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White House panel will guide faith-based programs

The 25-member council of religious and secular advisors will reportedly focus renewed attention on poverty.

February 05, 2009|Duke Helfand

The Obama administration is expected today to unveil a council of religious and secular advisors that will guide decisions on faith-based programs for a broad range of domestic and foreign policy issues.

The 25-member Council on Faith-Based and Neighborhood Partnerships -- featuring Christian, Muslim and Jewish representatives -- will focus renewed attention on poverty, calling for the economic stimulus package under consideration in Washington to provide assistance to the neediest Americans, according to two members of the panel.

The group also will weigh in on the need to reduce abortions in this country, and urge new action to tackle human trafficking, climate change and military conflicts.

"We will be addressing faith and society issues," said the Rev. Joel Hunter, who leads a Florida mega-church and is widely viewed as a moderate among evangelical Christians. "This is going to be a kind of sounding board for the president."

Obama has pledged to expand -- and reform -- faith-based social service programs set by former President George W. Bush. As a candidate, Obama said that he would make it easier for groups to win grants, and that he would spend $500 million to assist churches and schools run summer reading programs.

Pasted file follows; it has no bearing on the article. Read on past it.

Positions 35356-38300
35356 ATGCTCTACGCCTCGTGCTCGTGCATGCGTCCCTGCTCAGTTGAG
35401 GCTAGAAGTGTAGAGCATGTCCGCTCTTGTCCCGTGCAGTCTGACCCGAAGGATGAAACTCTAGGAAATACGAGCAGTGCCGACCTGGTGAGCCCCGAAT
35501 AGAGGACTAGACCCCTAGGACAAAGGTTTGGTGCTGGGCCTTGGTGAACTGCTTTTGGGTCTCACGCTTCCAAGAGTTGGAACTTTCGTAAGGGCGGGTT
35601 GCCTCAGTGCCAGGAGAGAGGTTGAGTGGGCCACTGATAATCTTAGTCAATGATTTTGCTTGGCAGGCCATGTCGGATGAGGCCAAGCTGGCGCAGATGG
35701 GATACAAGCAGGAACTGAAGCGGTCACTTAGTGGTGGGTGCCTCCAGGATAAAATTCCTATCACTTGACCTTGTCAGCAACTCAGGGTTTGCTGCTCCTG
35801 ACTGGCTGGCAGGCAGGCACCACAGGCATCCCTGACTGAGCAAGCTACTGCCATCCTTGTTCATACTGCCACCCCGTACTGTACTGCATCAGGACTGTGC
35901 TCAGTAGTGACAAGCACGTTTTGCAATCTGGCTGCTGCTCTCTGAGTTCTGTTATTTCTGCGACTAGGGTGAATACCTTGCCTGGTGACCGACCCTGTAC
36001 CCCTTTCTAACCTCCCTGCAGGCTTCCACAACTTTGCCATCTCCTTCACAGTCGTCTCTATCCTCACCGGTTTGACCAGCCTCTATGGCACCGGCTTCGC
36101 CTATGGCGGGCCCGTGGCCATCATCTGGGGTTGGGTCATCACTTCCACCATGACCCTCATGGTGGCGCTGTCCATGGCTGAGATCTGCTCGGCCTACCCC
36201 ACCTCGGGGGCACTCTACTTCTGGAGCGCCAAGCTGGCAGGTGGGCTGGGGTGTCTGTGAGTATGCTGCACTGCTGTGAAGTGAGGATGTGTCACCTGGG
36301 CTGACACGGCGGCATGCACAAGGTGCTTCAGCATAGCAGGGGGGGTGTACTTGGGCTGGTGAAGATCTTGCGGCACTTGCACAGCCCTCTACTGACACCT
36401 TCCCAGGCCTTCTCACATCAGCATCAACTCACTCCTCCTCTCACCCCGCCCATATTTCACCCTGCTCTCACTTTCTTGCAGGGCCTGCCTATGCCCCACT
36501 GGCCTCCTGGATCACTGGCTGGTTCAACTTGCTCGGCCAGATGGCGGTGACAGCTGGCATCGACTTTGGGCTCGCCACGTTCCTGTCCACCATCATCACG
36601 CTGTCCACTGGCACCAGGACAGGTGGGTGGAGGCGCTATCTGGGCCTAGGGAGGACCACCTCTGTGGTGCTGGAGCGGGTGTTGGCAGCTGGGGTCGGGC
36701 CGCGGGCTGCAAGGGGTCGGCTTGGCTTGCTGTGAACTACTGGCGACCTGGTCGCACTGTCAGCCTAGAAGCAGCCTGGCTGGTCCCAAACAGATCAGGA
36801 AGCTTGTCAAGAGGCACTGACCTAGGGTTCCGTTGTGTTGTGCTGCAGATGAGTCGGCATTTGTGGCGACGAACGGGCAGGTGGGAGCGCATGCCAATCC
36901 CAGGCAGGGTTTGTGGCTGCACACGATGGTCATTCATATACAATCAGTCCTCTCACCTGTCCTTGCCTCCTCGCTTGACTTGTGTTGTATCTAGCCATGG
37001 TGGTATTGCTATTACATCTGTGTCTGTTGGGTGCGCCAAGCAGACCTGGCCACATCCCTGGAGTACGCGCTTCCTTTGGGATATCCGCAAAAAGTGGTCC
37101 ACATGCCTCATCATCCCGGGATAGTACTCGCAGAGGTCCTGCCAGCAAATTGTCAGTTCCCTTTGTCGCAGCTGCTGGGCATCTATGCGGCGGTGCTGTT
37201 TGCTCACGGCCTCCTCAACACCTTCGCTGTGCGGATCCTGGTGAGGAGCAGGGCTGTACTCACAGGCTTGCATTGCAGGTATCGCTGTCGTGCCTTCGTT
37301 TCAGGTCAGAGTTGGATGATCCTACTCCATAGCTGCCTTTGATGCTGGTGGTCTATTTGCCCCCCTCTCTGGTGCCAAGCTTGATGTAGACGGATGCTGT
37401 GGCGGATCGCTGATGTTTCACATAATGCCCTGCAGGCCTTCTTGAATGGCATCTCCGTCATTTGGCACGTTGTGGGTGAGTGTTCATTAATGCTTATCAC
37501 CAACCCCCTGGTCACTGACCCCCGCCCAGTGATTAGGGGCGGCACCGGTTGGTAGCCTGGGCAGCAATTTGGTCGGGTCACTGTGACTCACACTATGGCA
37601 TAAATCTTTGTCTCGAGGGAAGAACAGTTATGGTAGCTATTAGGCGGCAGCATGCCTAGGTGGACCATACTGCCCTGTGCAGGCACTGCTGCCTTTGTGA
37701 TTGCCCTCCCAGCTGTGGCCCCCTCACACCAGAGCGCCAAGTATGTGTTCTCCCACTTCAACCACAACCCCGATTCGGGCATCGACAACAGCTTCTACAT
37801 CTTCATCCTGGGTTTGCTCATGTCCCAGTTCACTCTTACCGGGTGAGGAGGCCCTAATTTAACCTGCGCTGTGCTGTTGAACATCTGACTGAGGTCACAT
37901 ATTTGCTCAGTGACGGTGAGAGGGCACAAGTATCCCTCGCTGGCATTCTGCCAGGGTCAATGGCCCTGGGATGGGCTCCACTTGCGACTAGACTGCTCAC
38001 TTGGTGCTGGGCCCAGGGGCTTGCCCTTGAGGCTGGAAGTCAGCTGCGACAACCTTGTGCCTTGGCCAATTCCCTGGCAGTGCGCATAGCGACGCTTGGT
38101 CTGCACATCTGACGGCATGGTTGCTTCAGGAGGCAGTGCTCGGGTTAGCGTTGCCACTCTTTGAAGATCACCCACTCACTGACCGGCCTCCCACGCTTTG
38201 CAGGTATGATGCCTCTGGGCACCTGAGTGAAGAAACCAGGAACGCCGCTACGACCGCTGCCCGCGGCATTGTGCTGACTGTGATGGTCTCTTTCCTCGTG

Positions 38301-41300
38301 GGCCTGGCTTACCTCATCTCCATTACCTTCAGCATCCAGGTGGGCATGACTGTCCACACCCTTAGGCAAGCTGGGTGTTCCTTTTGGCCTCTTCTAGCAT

One Obama advisor, who also counseled Bush on faith-based initiatives, said he hoped the new administration would avoid past mistakes. The Rev. Jim Wallis, chief executive of the advocacy group Sojourners, said the Bush administration politicized faith-based services and failed to coordinate them with government programs.

Bush's faith-based initiatives generated controversy partly over a policy allowing religious groups to hire only people of their faith in federally funded projects.

Obama has said agencies that receive federal grants cannot discriminate based on religion or use public money to proselytize to people they help.

"Nobody wants to make faith a criteria of who gets services," Wallis said. "But how do you preserve the identity and mission of faith-based organizations and yet practice nondiscrimination? There is a healthy balance in there that we'll find over time."

Obama is scheduled to meet with 10 to 15 of his new faith-based advisors today. Those familiar with the selection said the group includes Rabbi David Saperstein, director of the Religious Action Center of Reform Judaism; Judith Vredenburgh, president of Big Brothers Big Sisters of America; and the Rev. Frank Page, former president of the Southern Baptist Convention.

Other members are Vashti McKenzie, the first female bishop of the African Methodist Episcopal Church, and Eboo Patel, founder of the Chicago-based Interfaith Youth Core, a nonprofit that promotes mutual respect among religiously diverse young people.

The council will work with Joshua DuBois, a 26-year-old Pentecostal pastor and Obama advisor who will head the White House's new office for faith-based programs.

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duke.helfand@latimes.com

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